they are well aware of the general duties of life. I must again emphasize that we do not A understand by "dreaming" always a conscious phenomenon. and struggle. \ even forever. It is characteristic for neurotic people to be wanting in this knowledge. I have often heard from to a the psychoanalytic treatment has patients. There are many patients who. the fulfilment of their idle good many of them forsake for a long time. discover and abandon the production of regressive phan- tasies pretty soon." physician's attention being directed entirely to the infantile phantasies. because they prefer to live in reality. as no opportunity for further activity was found. or ing. The consequence was that the libido brought forth by analysis always sank back again. therefore. not only academically. If the first stage of psychoanalysis was perhaps a kind of surgery. and his failing therefore to see what duties of the moment the patient had to fulfil. on their their life-tasks own account. to the neurotic sometimes even they are not known It is not enough. hauled up by the analysis. in their general theoretical outlines but in their most minute details. to follow the patient blindfold on the path of regression. But the much more important duties which towards himself are to a great extent unknown at all. sank back into the depths again for want of employment. perhaps only too hard. but we have to add that it is only so when the patient is really conscious of the duties he has to fulfil. because of their intelligence. to fulfil the prescriptions of current morality. although. It is a pity that this cannot be said of all patients. and to push him by an inopportune etiological interest back into his infantile phantasies. and prefer their neurotic dreaming. In accordance with these facts and these views. This was due to the infantile trauma. " " blocked affect. rather than in their phantasies. I have seen cases in which the stoppage was caused by the fact that the libido. the character of psychoanalysis has changed during the course of time. he ought to fulfil . the later form has been a kind of historical method. or life-tasks. which tries to investigate carefully the genesis of the the .THERAPEUTICAL PRINCIPLES OF PSYCHOANALYSIS IOI objection put in this way is perfectly valid. with " standstill : The doctor believes I must have somewhere whom come some an infantile phantasy which I am still repressApart from the cases where this supposition was really true. which would remove from the mind of the patient the foreign body.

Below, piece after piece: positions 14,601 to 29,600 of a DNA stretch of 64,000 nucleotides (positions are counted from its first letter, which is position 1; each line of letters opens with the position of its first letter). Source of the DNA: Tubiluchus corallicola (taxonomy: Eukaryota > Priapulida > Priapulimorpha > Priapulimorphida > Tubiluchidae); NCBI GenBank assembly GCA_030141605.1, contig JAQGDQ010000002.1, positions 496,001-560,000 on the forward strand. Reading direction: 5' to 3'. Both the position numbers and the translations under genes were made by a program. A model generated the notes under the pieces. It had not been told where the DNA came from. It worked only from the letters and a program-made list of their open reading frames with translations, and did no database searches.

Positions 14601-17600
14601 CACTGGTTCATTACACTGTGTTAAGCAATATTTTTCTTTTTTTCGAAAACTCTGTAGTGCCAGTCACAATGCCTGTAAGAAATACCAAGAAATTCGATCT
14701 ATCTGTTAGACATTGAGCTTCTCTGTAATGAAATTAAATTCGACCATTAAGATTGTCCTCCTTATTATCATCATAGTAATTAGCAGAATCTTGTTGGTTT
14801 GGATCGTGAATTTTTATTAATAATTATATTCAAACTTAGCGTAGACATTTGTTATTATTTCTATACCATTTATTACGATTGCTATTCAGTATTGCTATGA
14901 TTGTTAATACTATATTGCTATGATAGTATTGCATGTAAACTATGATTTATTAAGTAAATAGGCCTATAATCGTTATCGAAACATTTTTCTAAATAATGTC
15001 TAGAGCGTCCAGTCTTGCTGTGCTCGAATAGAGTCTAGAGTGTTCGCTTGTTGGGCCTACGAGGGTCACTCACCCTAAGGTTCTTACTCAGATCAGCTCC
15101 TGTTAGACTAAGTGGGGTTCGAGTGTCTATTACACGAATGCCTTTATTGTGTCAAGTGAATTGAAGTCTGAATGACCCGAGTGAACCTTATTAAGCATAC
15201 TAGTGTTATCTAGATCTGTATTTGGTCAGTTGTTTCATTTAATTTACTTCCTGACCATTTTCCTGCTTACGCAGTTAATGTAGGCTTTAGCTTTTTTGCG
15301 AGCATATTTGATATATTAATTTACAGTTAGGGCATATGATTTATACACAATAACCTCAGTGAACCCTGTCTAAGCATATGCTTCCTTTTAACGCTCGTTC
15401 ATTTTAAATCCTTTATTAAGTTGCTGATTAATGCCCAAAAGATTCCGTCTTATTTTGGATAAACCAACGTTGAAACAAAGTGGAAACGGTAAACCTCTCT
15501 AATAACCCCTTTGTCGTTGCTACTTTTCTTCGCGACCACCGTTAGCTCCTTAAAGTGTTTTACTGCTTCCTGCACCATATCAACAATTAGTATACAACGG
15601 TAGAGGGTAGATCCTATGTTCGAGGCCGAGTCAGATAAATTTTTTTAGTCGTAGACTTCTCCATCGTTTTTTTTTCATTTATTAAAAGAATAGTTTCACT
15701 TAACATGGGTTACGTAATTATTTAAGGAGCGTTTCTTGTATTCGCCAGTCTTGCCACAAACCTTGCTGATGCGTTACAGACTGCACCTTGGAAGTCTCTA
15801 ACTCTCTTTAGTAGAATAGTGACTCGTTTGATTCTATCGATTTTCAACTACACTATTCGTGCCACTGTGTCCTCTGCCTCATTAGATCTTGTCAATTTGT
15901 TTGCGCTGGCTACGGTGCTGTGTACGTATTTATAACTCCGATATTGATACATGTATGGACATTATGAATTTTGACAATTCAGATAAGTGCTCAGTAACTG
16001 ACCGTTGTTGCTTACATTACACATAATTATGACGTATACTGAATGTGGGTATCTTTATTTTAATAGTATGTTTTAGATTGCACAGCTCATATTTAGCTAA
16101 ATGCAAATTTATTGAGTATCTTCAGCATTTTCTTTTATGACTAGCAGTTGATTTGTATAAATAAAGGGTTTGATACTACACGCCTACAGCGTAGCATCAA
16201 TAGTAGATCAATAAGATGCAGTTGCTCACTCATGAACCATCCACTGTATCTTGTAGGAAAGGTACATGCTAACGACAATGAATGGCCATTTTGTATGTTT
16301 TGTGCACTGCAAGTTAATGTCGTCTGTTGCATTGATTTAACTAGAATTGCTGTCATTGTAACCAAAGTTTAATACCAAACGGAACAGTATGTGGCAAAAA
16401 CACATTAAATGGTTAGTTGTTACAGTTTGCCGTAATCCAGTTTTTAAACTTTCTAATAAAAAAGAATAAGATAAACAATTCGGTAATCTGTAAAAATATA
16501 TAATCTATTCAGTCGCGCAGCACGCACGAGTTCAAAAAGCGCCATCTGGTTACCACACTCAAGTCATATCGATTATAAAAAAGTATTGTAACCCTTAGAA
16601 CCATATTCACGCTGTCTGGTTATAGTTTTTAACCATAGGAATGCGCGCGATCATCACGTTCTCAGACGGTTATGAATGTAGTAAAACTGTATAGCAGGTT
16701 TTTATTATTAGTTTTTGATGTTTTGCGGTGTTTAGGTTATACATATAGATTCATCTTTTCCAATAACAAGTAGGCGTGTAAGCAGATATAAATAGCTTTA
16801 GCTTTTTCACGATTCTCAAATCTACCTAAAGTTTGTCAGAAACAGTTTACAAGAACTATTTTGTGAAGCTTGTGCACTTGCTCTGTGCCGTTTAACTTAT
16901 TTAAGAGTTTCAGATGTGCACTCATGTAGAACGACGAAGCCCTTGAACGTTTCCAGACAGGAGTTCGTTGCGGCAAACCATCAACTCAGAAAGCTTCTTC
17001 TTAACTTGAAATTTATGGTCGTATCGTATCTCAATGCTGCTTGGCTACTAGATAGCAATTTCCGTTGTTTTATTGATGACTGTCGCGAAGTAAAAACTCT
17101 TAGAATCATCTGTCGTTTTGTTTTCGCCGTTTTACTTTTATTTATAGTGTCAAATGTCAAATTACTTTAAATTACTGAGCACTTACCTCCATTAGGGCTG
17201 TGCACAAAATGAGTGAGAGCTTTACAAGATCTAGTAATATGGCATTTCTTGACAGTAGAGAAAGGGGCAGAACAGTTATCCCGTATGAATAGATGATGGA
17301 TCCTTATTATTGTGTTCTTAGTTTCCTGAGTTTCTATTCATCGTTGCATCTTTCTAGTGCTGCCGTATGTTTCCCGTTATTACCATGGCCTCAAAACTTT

reality. along with the infantile mind adopted towards the parents. he would gain . the more exaggerated will be his phantasies. This process has an important biological value for the patient. so that the physician replaces the parents to a certain extent. If the patient could acquire the image of the physician as a part of the non-infantile world. for here the physician stands for a But on the other hand. less libido he gives to reality. Through the transference to the physician. Freud was also able to dis- method has unmistakably been due cover wherein lay the therapeutical effect of psychoanalysis. to the personality of the physician. words. The Typical of neurotic people is their attitude of disharmony towards reality. and the more he will be cut off from the world. Freud calls this process transference ("Uebertragung"). together with the attitude of itself. a bridge the patient can get is built. and the less this is more he will be unconsciously bound to his physician. Whilst formerly this was sought in the discharge of the trau- matic affect. their diminished capacity for adaptation. All the apparently sexual phantasies which have been connected with the phantasy parents are realized now by the patient. and to reduce it to its earliest origins. it was now seen that the phantasies produced were especially associated with the personality of the physician. he can emerge from his infantile environment into the world of grown-up people. that is. across which from into In other his away family. this part of the extra-familial world. but the libido bound up with the phantasy is transferred.102 neurosis. The transference does not arise solely in the intellectual sphere. This recognition is in many ways of prime importance. THE CONCEPTION This last OF TRANSFERENCE to strong scientific interest. the connected with the physician. transference is a powerful hindrance to the progress of treatment. and not for a part of the extra-familial world. owing to the fact that the images of the parents ("imagines") are henceforth transferred to the physician. Thanks to this. THE THEORY OF PSYCHOANALYSIS down to its smallest details. the traces of which are clearly seen in the delineations of cases so far. for the patient assimilates the personality of the physician as if he did stand for father or mother.